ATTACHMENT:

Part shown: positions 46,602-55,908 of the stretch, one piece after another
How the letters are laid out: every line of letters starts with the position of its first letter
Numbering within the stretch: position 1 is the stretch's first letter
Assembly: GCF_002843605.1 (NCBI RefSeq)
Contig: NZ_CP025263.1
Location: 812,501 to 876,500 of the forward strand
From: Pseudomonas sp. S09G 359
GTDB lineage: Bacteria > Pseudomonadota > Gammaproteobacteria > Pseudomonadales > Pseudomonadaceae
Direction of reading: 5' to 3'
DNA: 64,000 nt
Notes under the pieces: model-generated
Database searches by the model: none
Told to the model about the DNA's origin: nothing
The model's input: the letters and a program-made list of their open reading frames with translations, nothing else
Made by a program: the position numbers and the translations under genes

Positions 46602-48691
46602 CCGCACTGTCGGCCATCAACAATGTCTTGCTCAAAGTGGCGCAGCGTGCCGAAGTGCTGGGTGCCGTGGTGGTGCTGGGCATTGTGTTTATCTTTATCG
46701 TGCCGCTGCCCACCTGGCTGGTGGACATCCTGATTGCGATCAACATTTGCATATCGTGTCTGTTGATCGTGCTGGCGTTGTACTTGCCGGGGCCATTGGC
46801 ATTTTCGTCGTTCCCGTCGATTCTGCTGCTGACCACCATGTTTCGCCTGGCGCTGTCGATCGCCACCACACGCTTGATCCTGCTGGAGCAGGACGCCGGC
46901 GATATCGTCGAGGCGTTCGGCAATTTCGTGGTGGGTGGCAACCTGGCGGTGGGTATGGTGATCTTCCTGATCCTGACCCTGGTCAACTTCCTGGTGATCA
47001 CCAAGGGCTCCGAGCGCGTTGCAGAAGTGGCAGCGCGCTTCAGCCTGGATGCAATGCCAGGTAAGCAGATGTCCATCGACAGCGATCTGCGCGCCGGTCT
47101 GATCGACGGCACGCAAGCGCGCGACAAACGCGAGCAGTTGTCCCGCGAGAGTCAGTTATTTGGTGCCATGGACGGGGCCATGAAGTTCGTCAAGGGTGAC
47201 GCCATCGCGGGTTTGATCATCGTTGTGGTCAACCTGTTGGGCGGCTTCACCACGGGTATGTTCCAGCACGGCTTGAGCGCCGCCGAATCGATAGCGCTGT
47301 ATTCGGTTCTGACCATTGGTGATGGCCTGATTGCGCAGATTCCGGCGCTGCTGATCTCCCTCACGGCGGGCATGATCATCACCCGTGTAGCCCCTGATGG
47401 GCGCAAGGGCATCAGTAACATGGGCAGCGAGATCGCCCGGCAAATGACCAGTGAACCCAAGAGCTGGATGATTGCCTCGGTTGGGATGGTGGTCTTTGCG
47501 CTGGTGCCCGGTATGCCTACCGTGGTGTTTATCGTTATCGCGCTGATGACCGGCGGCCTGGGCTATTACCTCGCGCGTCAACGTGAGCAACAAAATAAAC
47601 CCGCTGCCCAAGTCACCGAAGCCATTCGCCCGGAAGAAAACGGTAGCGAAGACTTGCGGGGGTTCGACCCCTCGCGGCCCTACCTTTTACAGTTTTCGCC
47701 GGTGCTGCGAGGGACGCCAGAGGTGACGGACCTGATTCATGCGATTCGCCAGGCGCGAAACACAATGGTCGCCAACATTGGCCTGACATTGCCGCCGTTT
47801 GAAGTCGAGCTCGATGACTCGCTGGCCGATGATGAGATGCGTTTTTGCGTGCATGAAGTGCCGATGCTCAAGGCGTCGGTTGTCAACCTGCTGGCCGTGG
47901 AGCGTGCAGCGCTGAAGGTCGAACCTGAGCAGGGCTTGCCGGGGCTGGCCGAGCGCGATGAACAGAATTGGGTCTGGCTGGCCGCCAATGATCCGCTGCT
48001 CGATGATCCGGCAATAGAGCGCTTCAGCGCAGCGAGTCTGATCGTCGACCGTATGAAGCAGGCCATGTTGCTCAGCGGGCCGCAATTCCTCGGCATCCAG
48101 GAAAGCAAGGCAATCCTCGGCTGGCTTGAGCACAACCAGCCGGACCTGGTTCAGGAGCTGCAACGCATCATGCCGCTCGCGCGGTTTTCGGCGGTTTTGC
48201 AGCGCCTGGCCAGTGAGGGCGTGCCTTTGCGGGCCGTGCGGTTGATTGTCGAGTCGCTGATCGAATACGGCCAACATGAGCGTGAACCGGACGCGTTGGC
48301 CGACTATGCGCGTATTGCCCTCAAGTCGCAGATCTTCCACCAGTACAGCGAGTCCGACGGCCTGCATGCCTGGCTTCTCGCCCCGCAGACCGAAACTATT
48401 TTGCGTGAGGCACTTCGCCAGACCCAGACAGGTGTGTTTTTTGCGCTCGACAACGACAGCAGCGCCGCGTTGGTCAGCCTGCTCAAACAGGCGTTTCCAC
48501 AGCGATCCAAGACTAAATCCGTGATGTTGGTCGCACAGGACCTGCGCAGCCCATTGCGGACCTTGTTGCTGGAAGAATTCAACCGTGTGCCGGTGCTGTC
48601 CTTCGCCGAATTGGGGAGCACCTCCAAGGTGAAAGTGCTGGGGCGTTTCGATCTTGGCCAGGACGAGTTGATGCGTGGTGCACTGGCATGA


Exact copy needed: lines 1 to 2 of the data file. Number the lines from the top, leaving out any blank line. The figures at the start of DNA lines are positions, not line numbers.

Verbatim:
Part shown: positions 46,602-55,908 of the stretch, one piece after another
How the letters are laid out: every line of letters starts with the position of its first letter